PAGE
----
Matt Pain was born and raised in Plymouth, and whilst studying in the city, he became involved in TRP’s People’s Company and Young Company productions. He has since gone on and worked backstage on UK and International tours of shows including Footloose and Flashdance.
A couple of months ago, Matt returned to his home city as Deputy Stage Manager on the UK tour of The Mousetrap, the longest running theatre production in the world.
Although Matt didn’t always have his sights set on working in theatre, he had been to see several productions with his family.
“I remember seeing Chitty Chitty Bang Bang at the London Palladium when I was a kid and then the first show I watched in Plymouth was The BFG.
“I was very much wanting to be a pilot and had a typical boy’s dream of wanting to fly a plane. I did GCSE and A Level drama, and I came and saw quite a lot of shows here, and I fell in love with theatre.”
Whilst Matt was studying to be a pilot, his A Levels didn’t go to plan and so he began searching for other career options.
“I changed career paths overnight and went to college to train on a live event production course. I really enjoyed it and quickly realised stage management is my thing, and lighting was a close second. In the end it worked out quite nicely for me.”
When Matt was in his second year of college, he discovered TRP’s People’s Company and applied to be the Deputy Stage Manager on a production called Love and Information in The Drum. His application was successful, and he continued working with the theatre on more shows.
“I ended up doing six or seven shows with the Young Company and People’s Company and I got to meet some fantastic people.
“Although I had come from a college background and they trained us in all technical fields, it was in this building and with the people in this building, that I probably learned the most. Even going onto drama school and spending three years there specifically looking at stage management, I still credit the people at TRP with more in terms of training.
“A lot of the traits I have as a stage manager are probably things I picked up here.”
Matt claims he was incredibly lucky to secure his first job in theatre.
“After three years at Royal Central School of Speech and Drama, I went for lunch with a friend who was working with a director, who I’d worked with before, and landed my first job on the UK tour of Flashdance as a cover Assistant Stage Manager. It was nice to leave drama school and get into something I really wanted to do.”
Matt travelled to South Korea with the show for 10 weeks, something he described as “an amazing experience.” He then worked on shows including Friendsical, Mischief Theatre’s Groan Ups, Private Peaceful and Footloose on their nationwide tours, as well as a stint as the cover Assistant Stage Manager on the 2021 TRP panto Aladdin, starring Joe Pasquale.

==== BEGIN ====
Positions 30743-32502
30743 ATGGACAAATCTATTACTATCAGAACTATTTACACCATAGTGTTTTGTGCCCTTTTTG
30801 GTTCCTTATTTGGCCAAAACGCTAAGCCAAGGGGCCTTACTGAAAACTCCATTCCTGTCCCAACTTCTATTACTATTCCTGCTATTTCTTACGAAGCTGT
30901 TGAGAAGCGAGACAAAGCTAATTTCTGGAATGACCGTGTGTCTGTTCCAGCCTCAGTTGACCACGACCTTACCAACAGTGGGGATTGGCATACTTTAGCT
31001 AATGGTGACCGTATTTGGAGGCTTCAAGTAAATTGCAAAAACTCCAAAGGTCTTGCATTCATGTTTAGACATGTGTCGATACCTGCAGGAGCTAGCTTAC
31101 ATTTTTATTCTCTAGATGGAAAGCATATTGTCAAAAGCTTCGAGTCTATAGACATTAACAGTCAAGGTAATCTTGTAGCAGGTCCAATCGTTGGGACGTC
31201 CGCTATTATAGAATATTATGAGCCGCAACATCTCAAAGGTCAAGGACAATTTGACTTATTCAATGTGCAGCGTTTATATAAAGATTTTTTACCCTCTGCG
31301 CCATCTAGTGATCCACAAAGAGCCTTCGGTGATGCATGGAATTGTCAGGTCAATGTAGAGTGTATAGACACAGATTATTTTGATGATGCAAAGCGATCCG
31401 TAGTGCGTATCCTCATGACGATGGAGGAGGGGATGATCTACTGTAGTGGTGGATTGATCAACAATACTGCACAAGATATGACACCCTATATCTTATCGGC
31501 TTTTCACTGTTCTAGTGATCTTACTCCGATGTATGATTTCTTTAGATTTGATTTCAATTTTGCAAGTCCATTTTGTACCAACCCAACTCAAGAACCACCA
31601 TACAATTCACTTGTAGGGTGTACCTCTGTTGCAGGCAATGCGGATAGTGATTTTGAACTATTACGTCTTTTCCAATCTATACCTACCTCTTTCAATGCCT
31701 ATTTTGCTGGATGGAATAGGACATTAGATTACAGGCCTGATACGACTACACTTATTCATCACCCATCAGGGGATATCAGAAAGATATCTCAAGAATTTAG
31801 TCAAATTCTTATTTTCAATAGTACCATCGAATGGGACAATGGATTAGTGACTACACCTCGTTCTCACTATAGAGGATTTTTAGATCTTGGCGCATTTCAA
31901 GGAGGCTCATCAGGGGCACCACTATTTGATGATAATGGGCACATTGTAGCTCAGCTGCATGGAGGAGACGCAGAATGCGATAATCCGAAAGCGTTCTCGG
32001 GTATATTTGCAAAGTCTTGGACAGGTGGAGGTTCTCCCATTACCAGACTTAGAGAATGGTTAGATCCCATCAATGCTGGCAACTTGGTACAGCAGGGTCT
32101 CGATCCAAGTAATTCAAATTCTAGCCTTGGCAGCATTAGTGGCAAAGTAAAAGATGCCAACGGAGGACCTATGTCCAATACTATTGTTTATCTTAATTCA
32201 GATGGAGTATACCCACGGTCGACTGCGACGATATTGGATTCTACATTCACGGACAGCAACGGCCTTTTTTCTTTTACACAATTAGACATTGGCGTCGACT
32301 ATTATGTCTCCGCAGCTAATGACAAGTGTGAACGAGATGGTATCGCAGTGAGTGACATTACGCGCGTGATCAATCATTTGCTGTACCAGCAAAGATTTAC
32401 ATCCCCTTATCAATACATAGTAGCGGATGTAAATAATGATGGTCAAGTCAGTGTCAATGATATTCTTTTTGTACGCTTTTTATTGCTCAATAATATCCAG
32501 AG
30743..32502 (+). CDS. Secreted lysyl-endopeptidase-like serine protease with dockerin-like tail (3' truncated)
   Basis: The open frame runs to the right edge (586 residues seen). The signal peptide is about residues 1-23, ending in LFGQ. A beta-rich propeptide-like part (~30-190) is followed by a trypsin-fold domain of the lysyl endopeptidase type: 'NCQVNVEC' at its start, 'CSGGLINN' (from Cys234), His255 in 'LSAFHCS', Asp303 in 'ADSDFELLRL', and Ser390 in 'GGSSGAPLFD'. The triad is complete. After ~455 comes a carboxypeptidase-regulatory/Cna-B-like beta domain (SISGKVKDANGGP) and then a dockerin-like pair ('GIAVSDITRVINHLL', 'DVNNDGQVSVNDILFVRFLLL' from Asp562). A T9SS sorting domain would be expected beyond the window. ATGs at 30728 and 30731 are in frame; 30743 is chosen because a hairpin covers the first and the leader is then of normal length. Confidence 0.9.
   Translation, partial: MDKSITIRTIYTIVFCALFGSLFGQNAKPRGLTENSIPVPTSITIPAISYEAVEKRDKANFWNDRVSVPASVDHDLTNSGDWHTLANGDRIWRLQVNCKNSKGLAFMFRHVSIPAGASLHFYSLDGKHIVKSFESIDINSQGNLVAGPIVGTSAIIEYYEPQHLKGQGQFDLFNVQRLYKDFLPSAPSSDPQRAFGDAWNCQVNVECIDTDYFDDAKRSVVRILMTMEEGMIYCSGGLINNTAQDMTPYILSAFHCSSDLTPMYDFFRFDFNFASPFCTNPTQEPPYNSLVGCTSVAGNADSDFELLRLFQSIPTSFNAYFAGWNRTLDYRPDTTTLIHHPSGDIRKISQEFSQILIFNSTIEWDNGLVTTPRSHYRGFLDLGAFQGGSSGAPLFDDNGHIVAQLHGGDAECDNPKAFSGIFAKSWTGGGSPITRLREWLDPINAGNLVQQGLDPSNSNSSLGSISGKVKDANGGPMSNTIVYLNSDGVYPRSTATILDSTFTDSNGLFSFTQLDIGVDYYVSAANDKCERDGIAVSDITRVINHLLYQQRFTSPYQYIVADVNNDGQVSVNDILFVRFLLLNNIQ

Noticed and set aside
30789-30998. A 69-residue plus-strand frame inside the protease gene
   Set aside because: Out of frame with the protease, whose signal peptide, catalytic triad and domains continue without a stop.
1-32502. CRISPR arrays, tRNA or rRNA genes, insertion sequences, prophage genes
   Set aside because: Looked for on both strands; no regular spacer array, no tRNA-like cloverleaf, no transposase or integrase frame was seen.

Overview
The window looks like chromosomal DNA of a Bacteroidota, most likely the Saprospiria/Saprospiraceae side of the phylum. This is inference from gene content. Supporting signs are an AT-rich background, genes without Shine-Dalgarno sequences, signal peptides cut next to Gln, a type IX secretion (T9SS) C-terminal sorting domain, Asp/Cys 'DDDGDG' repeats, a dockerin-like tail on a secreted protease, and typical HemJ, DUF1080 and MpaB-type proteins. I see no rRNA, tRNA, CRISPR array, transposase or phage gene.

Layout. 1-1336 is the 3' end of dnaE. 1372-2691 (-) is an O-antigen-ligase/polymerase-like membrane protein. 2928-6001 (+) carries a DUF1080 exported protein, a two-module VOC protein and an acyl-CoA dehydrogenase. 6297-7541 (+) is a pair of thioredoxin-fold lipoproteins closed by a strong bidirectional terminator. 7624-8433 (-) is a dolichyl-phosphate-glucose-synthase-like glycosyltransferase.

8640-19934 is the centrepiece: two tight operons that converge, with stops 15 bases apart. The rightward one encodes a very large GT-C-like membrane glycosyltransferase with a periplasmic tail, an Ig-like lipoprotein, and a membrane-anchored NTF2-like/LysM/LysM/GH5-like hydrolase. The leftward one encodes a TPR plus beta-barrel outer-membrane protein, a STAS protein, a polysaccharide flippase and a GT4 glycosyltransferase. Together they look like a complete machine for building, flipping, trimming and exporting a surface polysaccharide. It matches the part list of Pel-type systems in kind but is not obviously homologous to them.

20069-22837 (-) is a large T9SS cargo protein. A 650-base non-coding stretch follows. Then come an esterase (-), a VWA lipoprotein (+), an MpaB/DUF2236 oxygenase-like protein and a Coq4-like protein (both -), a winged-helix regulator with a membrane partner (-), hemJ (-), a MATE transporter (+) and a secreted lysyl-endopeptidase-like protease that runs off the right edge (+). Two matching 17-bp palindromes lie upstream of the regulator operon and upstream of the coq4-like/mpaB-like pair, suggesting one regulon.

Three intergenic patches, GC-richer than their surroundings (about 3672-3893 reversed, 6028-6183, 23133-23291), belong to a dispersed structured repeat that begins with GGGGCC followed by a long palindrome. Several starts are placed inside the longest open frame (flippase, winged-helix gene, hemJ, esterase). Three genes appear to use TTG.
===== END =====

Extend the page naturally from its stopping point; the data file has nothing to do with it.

For the past eight months, Matt has been working as the Deputy Stage Manager on The Mousetrap, as the iconic Agatha Christie play celebrates its 70th year on stage. As part of this landmark tour, the show visited TRP in March.
“It’s one of those shows that most people have got as a bit of a bucket list show. The name sells itself and it’s a staple of British theatre, so to be working on such an iconic show is a fulfilling experience. It’s been running for 70 years now, and people still come back which is brilliant.
“It’s been lovely being back in Plymouth where it all started. There’s something about walking onto that stage in The Lyric and looking out at the auditorium, it feels like home. For a long time, it was a kind of second home, so it’s always nice coming back. The audiences here are just brilliant.”
The main role of a Deputy Stage Manager is to cue everybody else involved, as well as technical aspects such as lighting changes, sound effects and scene changes, making sure the production runs smoothly and on time.
“A friend of mine once described it as like driving a bus. If you stop, nobody’s going anywhere, and I thought that’s quite a good way of describing it. It can be quite a bit of responsibility on you, but I like the excitement of not really know what’s going to happen next. It’s live theatre, anything can happen!”
Although Matt is constantly travelling the country and the world for work, Plymouth will always be home.
“I was born in Plymouth and lived here for 22 years, and then I lived in London for five years. Then when Covid hit, I ended up moving back down here, and have stayed ever since.
“It’s difficult for touring because it’s quite hard to get back sometimes, depending on where you are in the country, so it’s always nice when you get to come back, it feels like a nice full circle moment.”
Watch Matt’s video: